An opening door with the hesitance of dread. Perhaps they expect to find me greened and bloated- the greyish tinge of rot at my edges. To them, I am an opaque hourglass - my time courses slowly seawards but they aren’t gingered to predict the untimely accident they will no doubt call “peaceful”.
Perhaps they expect a state of undress too horrible for them to consider. Though once I may have been beautiful, they enforce loathing. Dimpled and wrinkled, with the pallor of years, I often trace the bruised tattoos of varicose, thinking they might form a painful map of some importance.
The polite young man who has been politely visiting for some time, seats himself and begins to politely talk to me with the smug glisten of considered politeness.
“How are you today, Mrs. Albert?”
It’s always the first question asked, though I know they expect no deviance from slow deterioration.
I must have been silent for some minutes, for he speaks slowly with concern and a furrowed brow.
My name with its widow’s sting.
“Yes?” I have since forgotten his question.
“You’ve been awfully quiet,” he condescends to me.
“Have I? I hadn’t noticed.”
I had. Time has become the strangest friend to me. As I extend towards the infinitesimal, minutes have wilted and seconds are browned and shed of all significance. This is the autumn of my years. I begin to express this to the polite young man but thought exhausts me and tired grey matter elicits only a sigh.
“What are you reading today?” He leans forwards and then quickly falls back into his chair. They bathe me in lilac and lavender – the smells of age I reviled in my youth.
I had long since forgotten the book in my lap. Rather, I no longer feel its pressure. Had I been dozing when they found me? For how long? It’s as if a bullet is loosed from the barrel and a trigger then pulled.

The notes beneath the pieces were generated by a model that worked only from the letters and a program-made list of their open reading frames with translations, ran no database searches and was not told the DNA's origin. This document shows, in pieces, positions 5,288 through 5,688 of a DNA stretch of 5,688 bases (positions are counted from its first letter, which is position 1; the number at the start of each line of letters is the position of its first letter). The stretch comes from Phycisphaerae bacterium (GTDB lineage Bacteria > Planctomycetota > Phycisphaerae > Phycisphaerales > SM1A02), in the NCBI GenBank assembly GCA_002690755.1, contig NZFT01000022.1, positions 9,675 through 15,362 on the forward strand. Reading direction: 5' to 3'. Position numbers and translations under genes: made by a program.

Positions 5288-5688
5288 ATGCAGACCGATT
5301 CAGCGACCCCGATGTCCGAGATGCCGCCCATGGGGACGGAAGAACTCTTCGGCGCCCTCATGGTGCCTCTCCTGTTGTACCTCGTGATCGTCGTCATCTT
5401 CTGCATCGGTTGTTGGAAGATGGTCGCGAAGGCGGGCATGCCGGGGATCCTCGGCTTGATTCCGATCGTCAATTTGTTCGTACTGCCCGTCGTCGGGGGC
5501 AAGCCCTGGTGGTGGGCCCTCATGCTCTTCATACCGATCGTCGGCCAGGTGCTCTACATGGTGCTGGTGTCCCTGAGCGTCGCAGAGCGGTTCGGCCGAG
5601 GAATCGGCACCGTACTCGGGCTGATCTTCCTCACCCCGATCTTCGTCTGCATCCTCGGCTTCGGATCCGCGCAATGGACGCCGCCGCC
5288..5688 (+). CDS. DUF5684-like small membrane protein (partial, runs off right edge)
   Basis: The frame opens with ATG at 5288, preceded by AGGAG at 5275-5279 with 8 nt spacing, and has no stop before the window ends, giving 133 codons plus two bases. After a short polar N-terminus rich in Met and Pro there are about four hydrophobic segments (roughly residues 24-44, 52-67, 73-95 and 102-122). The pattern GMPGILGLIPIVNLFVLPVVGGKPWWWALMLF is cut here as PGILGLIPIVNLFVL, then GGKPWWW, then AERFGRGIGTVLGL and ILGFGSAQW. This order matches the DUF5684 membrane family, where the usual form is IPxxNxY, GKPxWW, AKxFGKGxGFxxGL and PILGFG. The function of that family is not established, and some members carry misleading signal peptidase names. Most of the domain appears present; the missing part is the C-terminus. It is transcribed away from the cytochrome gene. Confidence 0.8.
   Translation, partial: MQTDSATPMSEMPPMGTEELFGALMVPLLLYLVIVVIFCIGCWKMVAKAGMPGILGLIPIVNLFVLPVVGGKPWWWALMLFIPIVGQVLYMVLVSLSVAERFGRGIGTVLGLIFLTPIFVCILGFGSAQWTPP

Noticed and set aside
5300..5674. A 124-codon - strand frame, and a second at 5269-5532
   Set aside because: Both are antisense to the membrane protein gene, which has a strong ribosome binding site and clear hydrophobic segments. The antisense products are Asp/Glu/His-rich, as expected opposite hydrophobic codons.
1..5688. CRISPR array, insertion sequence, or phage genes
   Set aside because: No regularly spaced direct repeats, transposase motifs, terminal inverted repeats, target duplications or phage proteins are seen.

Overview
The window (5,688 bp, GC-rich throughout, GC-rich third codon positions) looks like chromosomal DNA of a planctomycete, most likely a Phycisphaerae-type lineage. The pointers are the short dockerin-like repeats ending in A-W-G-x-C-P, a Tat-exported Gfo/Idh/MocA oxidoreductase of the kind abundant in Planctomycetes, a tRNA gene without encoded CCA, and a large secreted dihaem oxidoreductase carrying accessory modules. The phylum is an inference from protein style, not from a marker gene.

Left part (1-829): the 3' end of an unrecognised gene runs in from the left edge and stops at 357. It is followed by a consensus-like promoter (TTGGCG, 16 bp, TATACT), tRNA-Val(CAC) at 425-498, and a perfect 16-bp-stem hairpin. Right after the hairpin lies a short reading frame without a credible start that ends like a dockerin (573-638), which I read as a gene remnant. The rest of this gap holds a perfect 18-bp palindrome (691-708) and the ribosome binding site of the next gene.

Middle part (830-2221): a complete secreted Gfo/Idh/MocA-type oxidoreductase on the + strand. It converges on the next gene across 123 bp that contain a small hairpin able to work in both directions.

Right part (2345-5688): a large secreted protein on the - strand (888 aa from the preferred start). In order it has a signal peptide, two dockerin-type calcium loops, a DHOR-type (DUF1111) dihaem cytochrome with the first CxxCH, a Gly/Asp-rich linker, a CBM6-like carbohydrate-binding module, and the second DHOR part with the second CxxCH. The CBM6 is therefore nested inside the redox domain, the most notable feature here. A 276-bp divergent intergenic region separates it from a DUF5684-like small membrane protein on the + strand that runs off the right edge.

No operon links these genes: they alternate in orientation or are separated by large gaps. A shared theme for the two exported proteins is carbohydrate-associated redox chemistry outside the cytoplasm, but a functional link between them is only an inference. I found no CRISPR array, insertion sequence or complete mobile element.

I feel sluggish and slow and confused and aware. My breathing shallows. The polite young man leans in again and I gesture for water.
“Water?” he asks.
I nod, though I long for something stronger. The worst part about this clinically beige and stone place is the “ginlessness”. I long for gin, though dryness is encouraged (a softer kind of mandatory).
I open my eyes (had I closed them?) and the polite young man is here again. He is already politely seated and smiling politely at me. My hand is wrapped around something (too late) falling to the ground. Soporific, I hear the helpless shattering of glass (mine?) and the polite young man is here again and he is leaping forward to clear the wreck.
The door opens and I see him in the doorframe- as broad and strapping as our wedding day. I feel light pink and romantic. I feel as champagne does.
“Is everything okay?” he asks.
No, the voice is too high and never Irish. He is red with thick freckled ankles and in a dress. (It shatters like a glass too late from my hand).
The figure is sternly medical and now she is holding my wrist and holding something cold to my lips and something falls into the pillowed chamber of my velvet mouth.
We are all waiting for something. The polite young man who is here again looks uncomfortable and is mopping up something that has smashed on the ground (mine?). I believe him to be unprepared for responsibility.
I’m aware that the nurse with thick ankles is asking me to count with her.
We reach ten and I touch her hair.
“Such a pretty russet,” I say.
They both stare at me with shining eyes of kindness, but I remember they think me mad.
I find fleecy comfort in the pill I have swallowed without question.